I know professional organizers, a big business these days, will tell people they need to de-clutter and simplify in order to lessen their need for daily searches of lost items. I can remember the good Sisters teaching us in grade school that “orderliness is next to Godliness and we should have a place for everything and everything in its place.” That’s easier said than done. Of course, most of us have a place where we put our keys, our coats, our handbags and other items that we use on a daily basis because we don’t want to waste time searching for them. But what about the oddball things like the car title or a certain fork that we only use when we eat spaghetti or any item that we don’t use on a regular basis? What about the unusual situations that result in a lost item, like the snoozing on the couch or the passport getting caught and camouflaged in the safe door?

I couldn’t find any info on the unusual situations, but I did come across an alarming statistic in the New York Daily News. Americans lose an average of $5,591 in items over a lifetime — enough to keep a family of four in the U.S. well fed for four months, according to a recent survey. I thought of me having to re-order that title — it cost me 50 bucks. The article also listed the 10 most frequently lost or misplaced items, which I found not too surprising but humorous since they seem so typical: car keys, house keys, winter accessories, clothing, credit or debit card, wallet, watch or jewelry, cash, umbrella and driver’s license. The list made me chuckle, because I could think of a few people that I know who would surpass the statistics for how often they lose or misplace their keys and wallet. I won’t mention any names, but my husband had to be at the top of that list. I did feel a little better because I didn’t see eyeglasses on there — or car titles.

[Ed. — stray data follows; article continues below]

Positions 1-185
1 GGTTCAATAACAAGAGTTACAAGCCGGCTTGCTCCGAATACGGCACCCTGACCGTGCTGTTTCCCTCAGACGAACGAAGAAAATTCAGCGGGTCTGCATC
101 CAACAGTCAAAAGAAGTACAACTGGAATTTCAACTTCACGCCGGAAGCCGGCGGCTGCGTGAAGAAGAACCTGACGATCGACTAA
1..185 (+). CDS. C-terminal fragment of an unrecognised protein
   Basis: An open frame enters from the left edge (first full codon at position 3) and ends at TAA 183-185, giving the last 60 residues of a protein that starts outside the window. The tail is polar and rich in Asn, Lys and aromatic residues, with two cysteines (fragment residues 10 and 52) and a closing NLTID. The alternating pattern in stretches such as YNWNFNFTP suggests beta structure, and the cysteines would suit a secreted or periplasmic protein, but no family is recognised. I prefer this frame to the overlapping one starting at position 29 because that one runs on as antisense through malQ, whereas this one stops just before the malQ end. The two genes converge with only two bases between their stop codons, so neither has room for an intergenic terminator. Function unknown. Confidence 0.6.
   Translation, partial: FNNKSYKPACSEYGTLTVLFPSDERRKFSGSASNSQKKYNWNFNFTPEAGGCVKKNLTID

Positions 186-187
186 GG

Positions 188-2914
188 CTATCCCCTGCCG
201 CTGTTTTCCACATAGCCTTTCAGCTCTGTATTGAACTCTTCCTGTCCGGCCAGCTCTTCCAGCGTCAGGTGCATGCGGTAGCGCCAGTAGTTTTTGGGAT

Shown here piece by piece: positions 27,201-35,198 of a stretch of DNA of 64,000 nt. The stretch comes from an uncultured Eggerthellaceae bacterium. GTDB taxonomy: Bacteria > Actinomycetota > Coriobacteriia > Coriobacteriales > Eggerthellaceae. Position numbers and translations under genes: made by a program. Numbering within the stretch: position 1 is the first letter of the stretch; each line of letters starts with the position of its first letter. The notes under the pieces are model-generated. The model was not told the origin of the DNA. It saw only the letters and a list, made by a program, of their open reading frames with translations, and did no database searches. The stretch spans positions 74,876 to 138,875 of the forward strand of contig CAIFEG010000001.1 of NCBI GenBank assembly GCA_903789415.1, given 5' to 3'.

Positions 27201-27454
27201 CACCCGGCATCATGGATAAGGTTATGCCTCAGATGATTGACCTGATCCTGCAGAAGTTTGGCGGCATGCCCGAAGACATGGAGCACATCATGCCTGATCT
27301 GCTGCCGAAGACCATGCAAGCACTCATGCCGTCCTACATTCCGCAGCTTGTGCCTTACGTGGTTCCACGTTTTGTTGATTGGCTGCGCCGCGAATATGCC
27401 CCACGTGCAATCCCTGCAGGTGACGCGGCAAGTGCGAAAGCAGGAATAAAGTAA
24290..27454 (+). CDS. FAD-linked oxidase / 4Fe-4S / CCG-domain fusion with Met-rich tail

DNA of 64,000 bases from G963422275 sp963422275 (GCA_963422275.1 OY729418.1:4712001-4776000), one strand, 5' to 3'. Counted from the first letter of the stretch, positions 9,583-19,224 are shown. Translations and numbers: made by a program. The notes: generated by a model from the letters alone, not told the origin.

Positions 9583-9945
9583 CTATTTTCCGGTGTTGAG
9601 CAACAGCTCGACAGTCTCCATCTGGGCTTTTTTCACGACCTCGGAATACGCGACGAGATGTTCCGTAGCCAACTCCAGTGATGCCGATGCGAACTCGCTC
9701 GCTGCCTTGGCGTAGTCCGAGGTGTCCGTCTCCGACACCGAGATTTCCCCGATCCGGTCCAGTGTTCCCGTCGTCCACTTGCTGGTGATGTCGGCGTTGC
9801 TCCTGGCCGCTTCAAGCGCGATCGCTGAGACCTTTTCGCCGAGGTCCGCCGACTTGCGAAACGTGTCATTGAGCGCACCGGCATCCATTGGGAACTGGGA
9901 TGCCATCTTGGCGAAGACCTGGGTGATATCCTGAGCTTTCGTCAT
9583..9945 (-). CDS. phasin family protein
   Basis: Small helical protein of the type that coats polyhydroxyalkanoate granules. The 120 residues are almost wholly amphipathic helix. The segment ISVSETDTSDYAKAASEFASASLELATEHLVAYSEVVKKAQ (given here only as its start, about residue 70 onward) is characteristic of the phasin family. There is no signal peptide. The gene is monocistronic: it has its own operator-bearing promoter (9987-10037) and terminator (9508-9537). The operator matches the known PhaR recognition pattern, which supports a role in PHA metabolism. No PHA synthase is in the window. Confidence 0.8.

I would like to say misplacing items comes with age, but I don’t think that’s true. People of all ages forget where they placed things, and in this rush of a world we live in these days, it’s easier than ever to absentmindedly put an item somewhere while your mind is preoccupied by a thousand other things. I know that I myself pray to St. Anthony on almost a daily basis.

I guess there’s no solution. Getting a little more organized can help put a stop to the simple list of items we lose, but as for the rest of them, I guess it’s just a part of our humanity, a frustrating hide-and-seek game we must play daily, looking for a certain paper that we know we just saw somewhere or a particular handbags that matches our outfit and must be around here in one closet or the otherc—cor did I just see it up in the attic?

Let me share one final hint that I read that may help while you retrace your steps, looking for an object. It’s a fact that most objects are right in the vicinity of where they’re supposed to be or where you last remember seeing them. This sounds so obvious, but somehow it’s very helpful advice. Repeatedly, I’ve found that after turning the whole house upside down looking for something, I eventually find it, more or less, where I originally thought it should be, but somehow I missed seeing it on the first or second look-around.

Whatever you do, don’t feel like you’re cracking up or “losing it” simply because you often misplace or lose items. After all, from the looks of those statistics, we’re only human and right about average. Now, where in the heck did I put that list of statistics that I just printed out and wanted to save? Maybe, it’s right next to my eyeglasses.